Archaeologists make sensational ship find in Køge

Stephen Gadd
June 22nd, 2018

This article is more than 5 years old.

It is not every day that a 500-year-old ship comes to light in Denmark

The oak timbers are incredibly well preserved (photo: Museum Sydøstdanmark)

In connection with a building project for PensionDanmark on the coast near Køge, archaeologists from Museum Sydøstdanmark have discovered the wreck of an ancient ship.

The wreck was found on what is now dry land, but old maps show that until 1900 this was underwater.

Extremely well preserved
The newly-discovered ship is estimated to be around 500 years old and it has already yielded a number of surprises. Constructed from oak timbers, in its heyday it was just over 16 metres long and 7 metres wide.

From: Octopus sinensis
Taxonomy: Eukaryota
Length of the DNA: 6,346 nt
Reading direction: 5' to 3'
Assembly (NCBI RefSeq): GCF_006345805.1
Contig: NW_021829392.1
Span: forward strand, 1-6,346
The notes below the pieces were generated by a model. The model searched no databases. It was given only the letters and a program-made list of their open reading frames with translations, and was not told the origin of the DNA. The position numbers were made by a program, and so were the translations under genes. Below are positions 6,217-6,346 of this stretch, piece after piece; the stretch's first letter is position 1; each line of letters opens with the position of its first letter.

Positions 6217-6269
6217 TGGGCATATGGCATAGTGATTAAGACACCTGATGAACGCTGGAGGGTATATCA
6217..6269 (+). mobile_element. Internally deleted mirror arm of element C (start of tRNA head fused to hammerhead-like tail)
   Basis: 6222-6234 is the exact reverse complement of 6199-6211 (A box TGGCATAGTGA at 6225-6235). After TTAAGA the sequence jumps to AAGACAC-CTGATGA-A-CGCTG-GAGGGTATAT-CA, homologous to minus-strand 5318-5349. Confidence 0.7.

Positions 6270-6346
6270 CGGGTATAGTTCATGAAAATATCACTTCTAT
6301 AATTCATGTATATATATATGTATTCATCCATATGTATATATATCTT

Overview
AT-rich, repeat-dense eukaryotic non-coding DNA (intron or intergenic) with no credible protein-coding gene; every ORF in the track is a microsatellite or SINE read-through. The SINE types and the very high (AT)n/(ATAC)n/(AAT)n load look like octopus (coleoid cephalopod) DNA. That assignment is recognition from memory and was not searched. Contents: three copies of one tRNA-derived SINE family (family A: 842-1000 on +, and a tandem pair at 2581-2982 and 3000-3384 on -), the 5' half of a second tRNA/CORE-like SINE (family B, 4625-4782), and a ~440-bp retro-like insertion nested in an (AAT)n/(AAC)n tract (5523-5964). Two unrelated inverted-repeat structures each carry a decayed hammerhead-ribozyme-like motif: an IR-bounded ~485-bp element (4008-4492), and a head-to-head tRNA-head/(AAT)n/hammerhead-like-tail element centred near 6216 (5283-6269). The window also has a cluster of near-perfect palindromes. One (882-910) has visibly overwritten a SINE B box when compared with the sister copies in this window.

The timbers are very well preserved and there are traces of wood, iron nails, caulking and ropework. It is one of the largest of this type of ship so far found in Denmark.

The dig continues and as the ship’s bottom has not yet been excavated, the precise reason it was wrecked is as yet unknown. The archaeological team reckons that the dig will continue for at least another four weeks.

The ship was found in the course of digging the foundations of a new building for PensionDanmark (phtoto: Museum Sydøstdanmark)

See for yourself
Although the excavation is taking place on an active building site, by courtesy of the builders and PensionDanmark the museum has arranged a presentation of the unique find on Wednesday June 27 at 17:00.

The meeting point is at the end of Søndre Molevej at Køge rowing club’s carpark.


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